Now that the government made the announcement, there are lots of people clamoring to get into the spotlight. Some fat people are saying they are naturally large and they're being unfairly criticized. Can I say "fat people", or is that a thought violation of the Patriot Act? I know some people who are large but not fat, so I need to distinguish.
There are lots of "experts" explaining how to lose weight, complete with diets and weight loss programs. This is nothing new, but now they're in the press. I heard one lady explaining that in order to lose a certain number of pounds in a year, you have to burn off a certain number of calories per day, which is the equivalent of 2-3 hours walking per day. Naturally she implied that she and other overweight people were too busy to spend that much time walking. As near as I can tell she never did figure out that you can exercise harder than walking in order to burn calories faster, and if you don't like exercising that much you can eat less.
There is a simple explanation for gaining and losing weight. If you eat more than you burn off, you gain weight. If you use more calories than you digest, you lose weight. It has something to do with the conservation of energy. There are some other variables involved (efficiency of digestion, rate of metabolism, etc.), but it still boils down to input vs. output. You get hungry when you lose weight, but that's natural.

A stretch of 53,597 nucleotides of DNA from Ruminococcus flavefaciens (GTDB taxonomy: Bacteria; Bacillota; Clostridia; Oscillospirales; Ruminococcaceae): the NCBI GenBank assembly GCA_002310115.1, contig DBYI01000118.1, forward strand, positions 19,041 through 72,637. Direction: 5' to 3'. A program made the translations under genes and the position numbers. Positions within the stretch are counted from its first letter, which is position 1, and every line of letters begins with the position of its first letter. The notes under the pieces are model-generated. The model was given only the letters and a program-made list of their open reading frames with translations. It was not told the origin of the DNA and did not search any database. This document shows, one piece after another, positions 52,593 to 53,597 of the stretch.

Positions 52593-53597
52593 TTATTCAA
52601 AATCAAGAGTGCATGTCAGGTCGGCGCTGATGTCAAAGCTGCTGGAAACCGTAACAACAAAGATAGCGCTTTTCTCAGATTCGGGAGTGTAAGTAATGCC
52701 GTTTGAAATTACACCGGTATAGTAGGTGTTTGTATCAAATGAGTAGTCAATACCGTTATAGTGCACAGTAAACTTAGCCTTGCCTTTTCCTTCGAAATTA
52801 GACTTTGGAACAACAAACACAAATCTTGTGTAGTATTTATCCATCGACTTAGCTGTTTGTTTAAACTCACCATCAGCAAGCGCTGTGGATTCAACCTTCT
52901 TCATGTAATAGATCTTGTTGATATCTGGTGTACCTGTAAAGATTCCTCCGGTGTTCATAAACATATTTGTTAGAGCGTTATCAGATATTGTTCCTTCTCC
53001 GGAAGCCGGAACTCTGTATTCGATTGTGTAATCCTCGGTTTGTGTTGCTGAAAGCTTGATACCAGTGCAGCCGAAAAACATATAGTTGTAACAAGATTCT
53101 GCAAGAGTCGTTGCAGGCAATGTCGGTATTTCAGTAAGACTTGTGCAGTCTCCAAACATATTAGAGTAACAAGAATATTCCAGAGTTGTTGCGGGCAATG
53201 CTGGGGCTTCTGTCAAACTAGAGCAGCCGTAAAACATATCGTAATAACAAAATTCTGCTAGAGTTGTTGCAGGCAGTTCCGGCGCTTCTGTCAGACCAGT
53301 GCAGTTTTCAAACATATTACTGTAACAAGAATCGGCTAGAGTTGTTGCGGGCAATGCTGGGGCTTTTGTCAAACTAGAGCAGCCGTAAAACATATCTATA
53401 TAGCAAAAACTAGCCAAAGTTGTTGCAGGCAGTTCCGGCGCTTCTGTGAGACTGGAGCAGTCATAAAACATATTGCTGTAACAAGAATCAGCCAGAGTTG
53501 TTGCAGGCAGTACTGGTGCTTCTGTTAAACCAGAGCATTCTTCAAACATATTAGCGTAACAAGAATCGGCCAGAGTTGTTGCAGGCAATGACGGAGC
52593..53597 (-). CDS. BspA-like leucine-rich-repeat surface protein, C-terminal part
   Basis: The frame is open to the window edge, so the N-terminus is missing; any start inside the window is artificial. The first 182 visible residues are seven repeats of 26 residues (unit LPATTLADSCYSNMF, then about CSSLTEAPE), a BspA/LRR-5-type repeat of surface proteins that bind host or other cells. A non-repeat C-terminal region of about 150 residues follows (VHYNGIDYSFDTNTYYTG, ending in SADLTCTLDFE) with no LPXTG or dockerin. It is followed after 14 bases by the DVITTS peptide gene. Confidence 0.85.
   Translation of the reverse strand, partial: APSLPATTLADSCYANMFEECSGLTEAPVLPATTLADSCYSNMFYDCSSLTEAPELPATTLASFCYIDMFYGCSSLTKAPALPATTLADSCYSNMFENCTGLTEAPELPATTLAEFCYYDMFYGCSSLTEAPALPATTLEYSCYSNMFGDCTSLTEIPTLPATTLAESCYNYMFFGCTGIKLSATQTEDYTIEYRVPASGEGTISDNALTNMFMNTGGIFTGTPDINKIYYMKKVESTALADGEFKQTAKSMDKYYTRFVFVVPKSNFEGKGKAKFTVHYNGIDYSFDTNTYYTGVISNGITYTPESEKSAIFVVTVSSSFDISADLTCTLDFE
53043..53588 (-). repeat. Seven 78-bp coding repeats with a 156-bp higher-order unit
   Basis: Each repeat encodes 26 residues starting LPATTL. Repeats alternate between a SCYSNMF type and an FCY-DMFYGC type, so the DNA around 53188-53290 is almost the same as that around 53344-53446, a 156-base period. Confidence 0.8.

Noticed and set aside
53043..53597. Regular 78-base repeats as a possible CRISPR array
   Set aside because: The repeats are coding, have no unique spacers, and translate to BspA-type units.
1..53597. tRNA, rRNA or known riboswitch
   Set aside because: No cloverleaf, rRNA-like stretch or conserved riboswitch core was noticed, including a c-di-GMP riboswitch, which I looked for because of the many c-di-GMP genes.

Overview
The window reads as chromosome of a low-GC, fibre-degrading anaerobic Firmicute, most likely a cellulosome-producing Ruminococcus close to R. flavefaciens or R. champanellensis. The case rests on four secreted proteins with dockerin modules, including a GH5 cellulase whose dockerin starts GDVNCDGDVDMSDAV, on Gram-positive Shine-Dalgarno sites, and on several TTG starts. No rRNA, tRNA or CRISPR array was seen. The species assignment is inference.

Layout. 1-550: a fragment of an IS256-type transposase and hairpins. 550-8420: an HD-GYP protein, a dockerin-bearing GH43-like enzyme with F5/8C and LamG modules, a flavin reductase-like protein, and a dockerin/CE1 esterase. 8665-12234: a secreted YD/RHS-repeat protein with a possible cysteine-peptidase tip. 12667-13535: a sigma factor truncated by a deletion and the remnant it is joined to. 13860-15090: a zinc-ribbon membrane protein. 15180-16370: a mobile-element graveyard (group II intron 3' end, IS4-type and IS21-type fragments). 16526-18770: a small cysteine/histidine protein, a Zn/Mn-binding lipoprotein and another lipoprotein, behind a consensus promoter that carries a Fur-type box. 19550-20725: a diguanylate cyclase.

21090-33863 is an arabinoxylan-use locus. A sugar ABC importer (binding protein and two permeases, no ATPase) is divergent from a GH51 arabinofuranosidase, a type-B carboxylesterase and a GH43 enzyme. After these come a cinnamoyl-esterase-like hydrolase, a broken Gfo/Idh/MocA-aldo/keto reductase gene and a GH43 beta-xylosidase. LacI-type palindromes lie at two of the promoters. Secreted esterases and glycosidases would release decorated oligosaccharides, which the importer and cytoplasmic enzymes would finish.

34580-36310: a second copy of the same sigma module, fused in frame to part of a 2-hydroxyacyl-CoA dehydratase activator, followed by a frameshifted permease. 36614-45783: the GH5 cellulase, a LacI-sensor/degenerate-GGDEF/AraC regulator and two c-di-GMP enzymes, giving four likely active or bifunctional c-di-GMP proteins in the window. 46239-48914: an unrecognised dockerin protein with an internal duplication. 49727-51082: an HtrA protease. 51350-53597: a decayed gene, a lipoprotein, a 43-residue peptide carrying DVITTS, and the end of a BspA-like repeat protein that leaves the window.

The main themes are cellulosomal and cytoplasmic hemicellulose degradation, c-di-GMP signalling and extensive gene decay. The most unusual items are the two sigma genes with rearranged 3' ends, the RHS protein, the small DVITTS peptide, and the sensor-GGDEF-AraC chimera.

The U.S. has a lot larger percentage of overweight people than any large country in the world, and the percentage has been growing a lot in the past 10 and 20 years. Even before the government's obvious revelation, I've had people from 3 or 4 different countries ask me why so many Americans are overweight. I think it's because food is so cheap and convenient in the U.S. I can go to a drive-thru or a convenience store and get all kinds of tasty food, cheap, 24 hours a day. And I live in a small town.
I consider myself an accomplished convenience store connoisseur, having done years of research into their culinary delights. I have noticed over that past few years that it's harder and harder to find small packages of chips, cookies, and crackers at convenience stores. They have been replaced by packages containing 3 or 4.5 servings. Many people eat these as a single serving. I'm pretty sure this is a plot by (a) the government, (b) Microsoft, or (c) aliens, to fatten up America.
Suppose you wake up one morning and discover that you're fat. What can you do? Sue! Some people actually have, believe it or not. I guess they think stores and restaurants should refuse to sell you food if you're overweight. I say we go to the source of the problem and sue the farmers!
Speed is Faster
Computers are really fast and have lots of memory. It still amazes me. About a hundred and forty years ago I was taking my oral exams at Oklahoma State. At the time I was programming on a large mainframe system with (I think) about 16 megabytes of memory. The hard drives were physically large and expensive.
I was asked how faster secondary memories such as bubble memory would affect the use of data structures like B+ trees. (Hard drives ended up outperforming bubble memory, so bubble memory never did come into widespread use. A B+ tree is a programming structure used for storage, retrieval, and update of data. SQL Server, Oracle, and Access use similar structures.) I said that it wouldn't matter much because the primary memory (RAM) would get faster and faster along with the secondary storage. I was wrong.